Iraq: Leading politician Allawi promises to help refugees, IDPs
|Publisher||Integrated Regional Information Networks (IRIN)|
|Publication Date||30 March 2010|
|Cite as||Integrated Regional Information Networks (IRIN), Iraq: Leading politician Allawi promises to help refugees, IDPs, 30 March 2010, available at: http://www.refworld.org/docid/4bb4bde71e.html [accessed 4 May 2016]|
|Disclaimer||This is not a UNHCR publication. UNHCR is not responsible for, nor does it necessarily endorse, its content. Any views expressed are solely those of the author or publisher and do not necessarily reflect those of UNHCR, the United Nations or its Member States.|
BAGHDAD, 30 March 2010 (IRIN) - Ayad Allawi, leader of the secular Iraqiya alliance which narrowly won national elections on 7 March, has pledged to make the return of refugees and internally displaced persons (IDPs) a top priority, but many political uncertainties lie ahead.
"There are millions of Iraqi people inside and outside Iraq who have been turfed out of their homes? and are experiencing injustice. We will work to help them return to their homes," Allawi told his supporters on 27 March, a day after the announcement of the preliminary results.
Allawi's alliance beat rival State of Law alliance leader Nouri Maliki by 91 seats to 89 for the yet-to-be-formed 325-seat parliament. However, both are a long way short of the 163 seats needed to form a majority and are therefore in meetings with the other political blocs to form alliances. Maliki is challenging the vote count in court.
The issue of displaced people must be a top priority for the coming government, said Basil Abdul-Wahab al-Azawi, head of the Baghdad-based Commission of Society Enterprises, an umbrella group of more than 1,000 NGOs inside and outside Iraq.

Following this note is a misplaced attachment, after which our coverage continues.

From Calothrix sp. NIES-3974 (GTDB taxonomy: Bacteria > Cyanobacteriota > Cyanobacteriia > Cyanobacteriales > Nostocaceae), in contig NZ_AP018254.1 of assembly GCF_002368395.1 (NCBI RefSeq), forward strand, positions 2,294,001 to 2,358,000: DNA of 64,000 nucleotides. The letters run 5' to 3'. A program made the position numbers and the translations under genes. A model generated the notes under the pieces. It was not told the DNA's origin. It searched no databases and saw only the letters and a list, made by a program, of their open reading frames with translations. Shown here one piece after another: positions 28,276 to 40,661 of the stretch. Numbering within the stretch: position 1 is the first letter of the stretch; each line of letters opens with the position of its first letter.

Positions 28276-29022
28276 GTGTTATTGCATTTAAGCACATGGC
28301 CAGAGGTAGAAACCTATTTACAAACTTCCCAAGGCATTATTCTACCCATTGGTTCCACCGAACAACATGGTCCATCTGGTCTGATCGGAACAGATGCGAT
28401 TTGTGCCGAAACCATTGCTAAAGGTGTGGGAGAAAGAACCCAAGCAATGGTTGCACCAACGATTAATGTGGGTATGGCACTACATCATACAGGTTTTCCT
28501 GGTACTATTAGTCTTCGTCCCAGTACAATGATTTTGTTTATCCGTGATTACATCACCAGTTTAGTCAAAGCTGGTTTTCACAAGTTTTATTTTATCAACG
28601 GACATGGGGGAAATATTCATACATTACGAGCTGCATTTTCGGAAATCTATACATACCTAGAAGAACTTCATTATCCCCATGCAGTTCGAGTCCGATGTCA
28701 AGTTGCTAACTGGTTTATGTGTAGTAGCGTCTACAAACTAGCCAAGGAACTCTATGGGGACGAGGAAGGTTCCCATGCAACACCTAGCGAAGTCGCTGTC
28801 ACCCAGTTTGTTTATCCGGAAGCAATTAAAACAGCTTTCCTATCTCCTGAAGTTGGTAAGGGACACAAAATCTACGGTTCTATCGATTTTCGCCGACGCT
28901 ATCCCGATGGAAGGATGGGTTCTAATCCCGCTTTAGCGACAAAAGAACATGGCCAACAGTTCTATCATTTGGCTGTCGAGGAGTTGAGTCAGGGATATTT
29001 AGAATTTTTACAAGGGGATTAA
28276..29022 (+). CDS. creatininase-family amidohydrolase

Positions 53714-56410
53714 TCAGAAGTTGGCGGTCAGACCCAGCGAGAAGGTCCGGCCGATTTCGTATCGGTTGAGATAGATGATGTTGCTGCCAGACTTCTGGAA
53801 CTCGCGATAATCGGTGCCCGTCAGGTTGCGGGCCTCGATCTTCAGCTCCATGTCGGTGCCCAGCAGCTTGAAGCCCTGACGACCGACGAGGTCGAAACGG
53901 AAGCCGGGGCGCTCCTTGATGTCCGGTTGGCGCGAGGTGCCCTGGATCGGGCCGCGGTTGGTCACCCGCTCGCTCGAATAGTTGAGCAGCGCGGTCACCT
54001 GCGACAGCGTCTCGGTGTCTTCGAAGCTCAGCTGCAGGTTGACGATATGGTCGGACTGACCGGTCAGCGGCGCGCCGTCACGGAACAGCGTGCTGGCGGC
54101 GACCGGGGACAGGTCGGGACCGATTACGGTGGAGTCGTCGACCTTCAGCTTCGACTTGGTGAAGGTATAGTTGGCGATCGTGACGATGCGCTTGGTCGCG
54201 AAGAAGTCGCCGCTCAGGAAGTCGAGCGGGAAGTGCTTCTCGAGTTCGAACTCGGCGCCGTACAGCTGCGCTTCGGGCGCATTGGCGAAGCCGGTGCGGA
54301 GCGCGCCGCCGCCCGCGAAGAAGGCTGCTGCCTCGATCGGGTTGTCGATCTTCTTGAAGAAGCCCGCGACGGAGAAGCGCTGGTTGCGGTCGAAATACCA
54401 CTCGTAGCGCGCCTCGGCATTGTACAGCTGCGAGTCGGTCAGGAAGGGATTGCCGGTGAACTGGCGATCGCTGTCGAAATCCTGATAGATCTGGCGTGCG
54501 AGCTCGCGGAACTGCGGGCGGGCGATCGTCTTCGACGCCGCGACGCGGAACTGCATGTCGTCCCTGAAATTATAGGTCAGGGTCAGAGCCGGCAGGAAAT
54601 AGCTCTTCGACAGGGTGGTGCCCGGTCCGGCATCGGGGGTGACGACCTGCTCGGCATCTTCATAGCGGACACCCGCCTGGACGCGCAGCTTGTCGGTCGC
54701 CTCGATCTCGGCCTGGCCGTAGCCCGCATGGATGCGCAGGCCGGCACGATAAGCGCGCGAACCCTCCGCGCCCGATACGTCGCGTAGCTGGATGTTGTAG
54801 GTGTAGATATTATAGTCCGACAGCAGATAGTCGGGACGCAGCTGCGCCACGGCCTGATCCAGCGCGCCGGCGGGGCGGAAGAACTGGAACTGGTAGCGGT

"Any delay in forming the new government due to the expected political wrangling will have a dangerous impact on IDPs and refugees," he said.
Hassam Kamil, professor of mass media at the University of Baghdad and a political analyst, said accurate and comprehensive data on IDP numbers, their whereabouts and needs was urgently needed. "It is not only a security-related issue, but also a social, economic and political one. And all these aspects should be taken into consideration by the new government," he told IRIN.
Since 2003 some four million people were forced to flee their homes, either abroad - chiefly to Syria and Jordan - or to other areas of their own country.
In its latest report on 17 March, Washington-based Refugees International said the humanitarian situation facing Iraqi refugees and IDPs "is quickly becoming a protracted one" and called on the USA, donors and the Iraqi government to join forces to expand humanitarian programmes.
"Many fear returning to their original homes. Most are too poor to relocate. The settlements all lack basic services, including water, sanitation, and electricity, and are built in precarious places - under bridges, alongside railroad tracks and amongst garbage dumps," the report said.
It said that despite the governments of Iraq and the USA, among others, encouraging returns, "much of the current displacement is likely to be permanent".
"People will continue to return home, but only at a trickle. Lack of security and jobs continues to be a strong deterrent. Others are simply too traumatized to return to their places of origin. Long-term solutions must be found for these people," it added.